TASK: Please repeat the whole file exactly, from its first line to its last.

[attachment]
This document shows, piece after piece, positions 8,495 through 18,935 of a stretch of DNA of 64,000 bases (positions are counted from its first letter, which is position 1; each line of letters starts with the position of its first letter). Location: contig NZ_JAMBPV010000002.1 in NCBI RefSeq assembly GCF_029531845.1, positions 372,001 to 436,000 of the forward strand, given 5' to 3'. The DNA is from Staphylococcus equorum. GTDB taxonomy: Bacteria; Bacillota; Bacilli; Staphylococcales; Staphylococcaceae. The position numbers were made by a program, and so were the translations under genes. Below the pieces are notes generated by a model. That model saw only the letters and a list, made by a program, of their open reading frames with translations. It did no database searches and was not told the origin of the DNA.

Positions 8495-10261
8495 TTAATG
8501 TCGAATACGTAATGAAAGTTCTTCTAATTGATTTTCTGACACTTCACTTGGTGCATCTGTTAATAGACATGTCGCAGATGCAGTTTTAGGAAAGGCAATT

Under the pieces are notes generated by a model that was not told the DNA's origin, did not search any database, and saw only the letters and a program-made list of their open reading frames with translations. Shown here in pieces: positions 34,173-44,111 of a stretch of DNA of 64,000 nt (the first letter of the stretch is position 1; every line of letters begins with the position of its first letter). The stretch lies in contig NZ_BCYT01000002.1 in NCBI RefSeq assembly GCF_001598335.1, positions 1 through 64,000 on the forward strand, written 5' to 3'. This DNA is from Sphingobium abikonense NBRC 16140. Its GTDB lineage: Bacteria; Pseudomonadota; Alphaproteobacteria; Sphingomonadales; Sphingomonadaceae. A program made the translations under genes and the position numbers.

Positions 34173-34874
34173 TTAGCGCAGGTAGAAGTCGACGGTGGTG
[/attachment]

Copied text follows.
This document shows, piece after piece, positions 8,495 through 18,935 of a stretch of DNA of 64,000 bases (positions are counted from its first letter, which is position 1; each line of letters starts with the position of its first letter). Location: contig NZ_JAMBPV010000002.1 in NCBI RefSeq assembly GCF_029531845.1, positions 372,001 to 436,000 of the forward strand, given 5' to 3'. The DNA is from Staphylococcus equorum. GTDB taxonomy: Bacteria; Bacillota; Bacilli; Staphylococcales; Staphylococcaceae. The position numbers were made by a program, and so were the translations under genes. Below the pieces are notes generated by a model. That model saw only the letters and a list, made by a program, of their open reading frames with translations. It did no database searches and was not told the origin of the DNA.

Positions 8495-10261
8495 TTAATG
8501 TCGAATACGTAATGAAAGTTCTTCTAATTGATTTTCTGACACTTCACTTGGTGCATCTGTTAATAGACATGTCGCAGATGCAGTTTTAGGAAAGGCAATT

Under the pieces are notes generated by a model that was not told the DNA's origin, did not search any database, and saw only the letters and a program-made list of their open reading frames with translations. Shown here in pieces: positions 34,173-44,111 of a stretch of DNA of 64,000 nt (the first letter of the stretch is position 1; every line of letters begins with the position of its first letter). The stretch lies in contig NZ_BCYT01000002.1 in NCBI RefSeq assembly GCF_001598335.1, positions 1 through 64,000 on the forward strand, written 5' to 3'. This DNA is from Sphingobium abikonense NBRC 16140. Its GTDB lineage: Bacteria; Pseudomonadota; Alphaproteobacteria; Sphingomonadales; Sphingomonadaceae. A program made the translations under genes and the position numbers.

Positions 34173-34874
34173 TTAGCGCAGGTAGAAGTCGACGGTGGTG